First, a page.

Workplace bullying has increased with the use of email and social media. Retain evidence of this with email archiving to protect your employees.
When we purchase storage, we typically are advertised storage of 500GB, 1TB, 2TB and so on. However, when you actually install it into your computer, your 500GB HDD will actually show up as 465GB. Why? It has to do with the way people and computers…
This tutorial will walk an individual through the process of configuring basic necessities in order to use the 2010 version of Data Protection Manager. These include storage, agents, and protection jobs. Launch Data Protection Manager from the deskt…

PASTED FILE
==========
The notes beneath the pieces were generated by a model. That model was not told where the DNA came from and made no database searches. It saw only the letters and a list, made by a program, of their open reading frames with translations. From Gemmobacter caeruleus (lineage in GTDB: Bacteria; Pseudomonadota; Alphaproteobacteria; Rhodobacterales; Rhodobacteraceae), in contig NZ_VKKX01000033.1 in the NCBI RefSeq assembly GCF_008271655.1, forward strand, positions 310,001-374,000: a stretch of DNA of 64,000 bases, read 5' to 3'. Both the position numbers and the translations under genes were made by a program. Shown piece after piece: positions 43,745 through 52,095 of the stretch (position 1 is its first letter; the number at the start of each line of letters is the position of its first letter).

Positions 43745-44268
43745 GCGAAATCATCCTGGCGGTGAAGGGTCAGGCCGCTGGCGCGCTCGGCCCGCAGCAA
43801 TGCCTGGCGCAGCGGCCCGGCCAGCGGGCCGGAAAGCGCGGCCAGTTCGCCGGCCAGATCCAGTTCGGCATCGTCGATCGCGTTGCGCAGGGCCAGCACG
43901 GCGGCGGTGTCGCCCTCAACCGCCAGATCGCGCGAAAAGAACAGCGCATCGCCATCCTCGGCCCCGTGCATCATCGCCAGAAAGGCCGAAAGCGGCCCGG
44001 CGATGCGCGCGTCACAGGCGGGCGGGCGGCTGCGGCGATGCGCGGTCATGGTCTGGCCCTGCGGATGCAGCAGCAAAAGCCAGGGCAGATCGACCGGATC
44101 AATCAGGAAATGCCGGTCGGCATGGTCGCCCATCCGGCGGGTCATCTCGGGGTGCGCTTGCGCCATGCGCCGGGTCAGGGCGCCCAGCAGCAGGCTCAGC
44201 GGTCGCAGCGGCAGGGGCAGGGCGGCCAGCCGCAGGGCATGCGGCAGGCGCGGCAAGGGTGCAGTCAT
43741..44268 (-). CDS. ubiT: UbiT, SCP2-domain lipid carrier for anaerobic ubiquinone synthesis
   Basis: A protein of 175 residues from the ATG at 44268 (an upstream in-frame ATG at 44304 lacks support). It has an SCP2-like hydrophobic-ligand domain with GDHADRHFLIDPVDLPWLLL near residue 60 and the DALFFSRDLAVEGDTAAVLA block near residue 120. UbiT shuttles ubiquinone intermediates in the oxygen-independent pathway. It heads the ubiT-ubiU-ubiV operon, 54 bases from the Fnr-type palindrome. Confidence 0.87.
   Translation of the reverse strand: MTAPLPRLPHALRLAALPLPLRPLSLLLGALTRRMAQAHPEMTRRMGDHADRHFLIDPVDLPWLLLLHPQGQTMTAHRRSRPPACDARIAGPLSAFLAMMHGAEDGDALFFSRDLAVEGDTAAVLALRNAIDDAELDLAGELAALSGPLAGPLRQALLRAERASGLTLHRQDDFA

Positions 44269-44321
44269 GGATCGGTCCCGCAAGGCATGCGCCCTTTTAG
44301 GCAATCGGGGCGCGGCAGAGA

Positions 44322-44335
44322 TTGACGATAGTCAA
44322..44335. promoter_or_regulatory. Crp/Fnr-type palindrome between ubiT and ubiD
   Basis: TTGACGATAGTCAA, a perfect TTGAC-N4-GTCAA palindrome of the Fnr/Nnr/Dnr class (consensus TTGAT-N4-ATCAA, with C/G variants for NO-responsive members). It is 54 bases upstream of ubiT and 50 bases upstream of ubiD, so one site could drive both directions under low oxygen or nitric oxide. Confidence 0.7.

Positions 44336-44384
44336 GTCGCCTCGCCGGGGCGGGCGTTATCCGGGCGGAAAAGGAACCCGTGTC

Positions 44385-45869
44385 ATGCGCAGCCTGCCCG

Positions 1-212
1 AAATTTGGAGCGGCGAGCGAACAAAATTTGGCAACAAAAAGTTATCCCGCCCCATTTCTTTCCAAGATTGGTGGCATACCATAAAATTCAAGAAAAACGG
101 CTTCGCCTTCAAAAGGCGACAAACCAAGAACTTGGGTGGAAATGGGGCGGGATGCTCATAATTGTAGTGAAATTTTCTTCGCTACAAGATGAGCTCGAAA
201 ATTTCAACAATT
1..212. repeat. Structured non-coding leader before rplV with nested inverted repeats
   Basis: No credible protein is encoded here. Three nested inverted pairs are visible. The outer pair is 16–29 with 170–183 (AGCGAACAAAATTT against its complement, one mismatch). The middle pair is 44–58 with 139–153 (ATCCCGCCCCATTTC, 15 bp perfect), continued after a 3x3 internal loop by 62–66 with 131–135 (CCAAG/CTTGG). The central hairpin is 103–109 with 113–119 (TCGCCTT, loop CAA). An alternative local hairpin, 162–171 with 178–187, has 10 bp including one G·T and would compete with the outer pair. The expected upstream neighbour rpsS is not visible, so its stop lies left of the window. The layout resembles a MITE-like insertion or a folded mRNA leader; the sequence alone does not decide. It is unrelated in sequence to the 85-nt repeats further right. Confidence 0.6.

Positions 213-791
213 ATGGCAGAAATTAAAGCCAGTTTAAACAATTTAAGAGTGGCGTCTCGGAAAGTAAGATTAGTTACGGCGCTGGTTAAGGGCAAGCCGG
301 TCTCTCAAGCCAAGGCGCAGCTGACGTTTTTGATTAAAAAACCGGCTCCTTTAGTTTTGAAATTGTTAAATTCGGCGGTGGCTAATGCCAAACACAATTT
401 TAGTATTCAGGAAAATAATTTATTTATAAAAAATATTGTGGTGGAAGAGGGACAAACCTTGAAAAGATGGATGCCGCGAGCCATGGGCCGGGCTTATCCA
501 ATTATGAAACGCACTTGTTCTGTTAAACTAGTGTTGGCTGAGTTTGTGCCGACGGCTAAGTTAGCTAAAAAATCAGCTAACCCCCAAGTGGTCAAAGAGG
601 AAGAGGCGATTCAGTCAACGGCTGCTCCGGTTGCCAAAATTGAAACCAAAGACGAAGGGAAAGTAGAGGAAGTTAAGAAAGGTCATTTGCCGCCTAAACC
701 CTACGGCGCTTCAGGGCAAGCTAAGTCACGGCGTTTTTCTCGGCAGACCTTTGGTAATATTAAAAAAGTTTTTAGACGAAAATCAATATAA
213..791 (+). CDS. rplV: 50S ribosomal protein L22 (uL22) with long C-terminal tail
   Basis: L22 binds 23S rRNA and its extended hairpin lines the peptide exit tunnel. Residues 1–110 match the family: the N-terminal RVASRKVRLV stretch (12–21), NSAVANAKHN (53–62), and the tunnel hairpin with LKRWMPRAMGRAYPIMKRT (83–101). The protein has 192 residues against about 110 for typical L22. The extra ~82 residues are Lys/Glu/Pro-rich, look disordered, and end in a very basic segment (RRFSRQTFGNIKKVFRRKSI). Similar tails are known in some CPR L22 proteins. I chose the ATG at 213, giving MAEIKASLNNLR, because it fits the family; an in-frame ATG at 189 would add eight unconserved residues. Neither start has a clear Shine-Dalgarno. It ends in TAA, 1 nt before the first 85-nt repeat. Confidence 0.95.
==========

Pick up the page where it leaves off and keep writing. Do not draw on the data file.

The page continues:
This tutorial will show how to configure a new Backup Exec 2012 server and move an existing database to that server with the use of the BEUtility. Install Backup Exec 2012 on the new server and apply all of the latest hotfixes and service packs. The…

740 members asked questions and received personalized solutions in the past 7 days.

Join the community of 500,000 technology professionals and ask your questions.

Join & Ask a Question